Background: There are few centres which specialise in the care of adults with inborn errors of metabolism (IEM). To anticipate facilities and staffing needed at these centres, it is of interest to know the distribution of the different disorders.
Methods: A survey was distributed through the list-serve of the SSIEM Adult Metabolic Physicians group asking clinicians for number of patients with confirmed diagnoses, types of diagnoses and age at diagnosis.
Results: Twenty-four adult centres responded to our survey with information on 6,692 patients. Of those 6,692 patients, 510 were excluded for diagnoses not within the IEM spectrum (e.g. bone dysplasias, hemochromatosis) or for age less than 16 years, leaving 6,182 patients for final analysis. The most common diseases followed by the adult centres were phenylketonuria (20.6%), mitochondrial disorders (14%) and lysosomal storage disorders (Fabry disease (8.8%), Gaucher disease (4.2%)). Amongst the disorders that can present with acute metabolic decompensation, the urea cycle disorders, specifically ornithine transcarbamylase deficiency, were most common (2.2%), followed by glycogen storage disease type I (1.5%) and maple syrup urine disease (1.1%). Patients were frequently diagnosed as adults, particularly those with mitochondrial disease and lysosomal storage disorders.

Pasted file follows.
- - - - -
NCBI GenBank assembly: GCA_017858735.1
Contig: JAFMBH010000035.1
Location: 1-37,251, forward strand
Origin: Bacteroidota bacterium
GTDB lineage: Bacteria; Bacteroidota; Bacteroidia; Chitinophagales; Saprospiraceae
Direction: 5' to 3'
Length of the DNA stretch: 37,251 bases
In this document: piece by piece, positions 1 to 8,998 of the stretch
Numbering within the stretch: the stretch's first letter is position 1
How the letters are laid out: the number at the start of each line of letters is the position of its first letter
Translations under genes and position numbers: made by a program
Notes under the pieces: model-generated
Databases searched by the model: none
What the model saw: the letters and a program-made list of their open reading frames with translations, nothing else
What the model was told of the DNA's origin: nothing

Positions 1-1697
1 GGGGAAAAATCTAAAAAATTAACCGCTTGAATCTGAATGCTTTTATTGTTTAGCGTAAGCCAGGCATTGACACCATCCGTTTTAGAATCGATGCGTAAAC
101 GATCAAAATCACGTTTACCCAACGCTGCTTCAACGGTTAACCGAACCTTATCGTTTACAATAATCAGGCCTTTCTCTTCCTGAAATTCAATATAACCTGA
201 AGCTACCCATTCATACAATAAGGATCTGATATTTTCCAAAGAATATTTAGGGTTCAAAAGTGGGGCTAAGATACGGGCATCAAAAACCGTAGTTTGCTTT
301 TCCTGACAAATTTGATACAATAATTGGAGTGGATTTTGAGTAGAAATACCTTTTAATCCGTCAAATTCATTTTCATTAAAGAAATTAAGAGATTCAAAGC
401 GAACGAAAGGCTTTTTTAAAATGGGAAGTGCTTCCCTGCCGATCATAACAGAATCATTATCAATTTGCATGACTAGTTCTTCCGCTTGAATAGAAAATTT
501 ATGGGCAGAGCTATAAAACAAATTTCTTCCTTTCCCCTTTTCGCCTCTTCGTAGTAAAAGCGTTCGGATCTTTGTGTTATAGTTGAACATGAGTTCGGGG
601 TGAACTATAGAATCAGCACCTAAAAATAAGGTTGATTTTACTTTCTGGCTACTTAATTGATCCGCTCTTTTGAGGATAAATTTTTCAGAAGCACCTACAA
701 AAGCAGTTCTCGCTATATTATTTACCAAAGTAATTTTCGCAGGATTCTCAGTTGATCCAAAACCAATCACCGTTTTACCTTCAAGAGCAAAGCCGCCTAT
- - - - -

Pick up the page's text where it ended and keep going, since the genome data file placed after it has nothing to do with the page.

Conclusions: A wide spectrum of IEM are followed at adult centres. Specific knowledge of these disorders is needed to provide optimal care including up-to-date knowledge of treatments and ability to manage acute decompensation.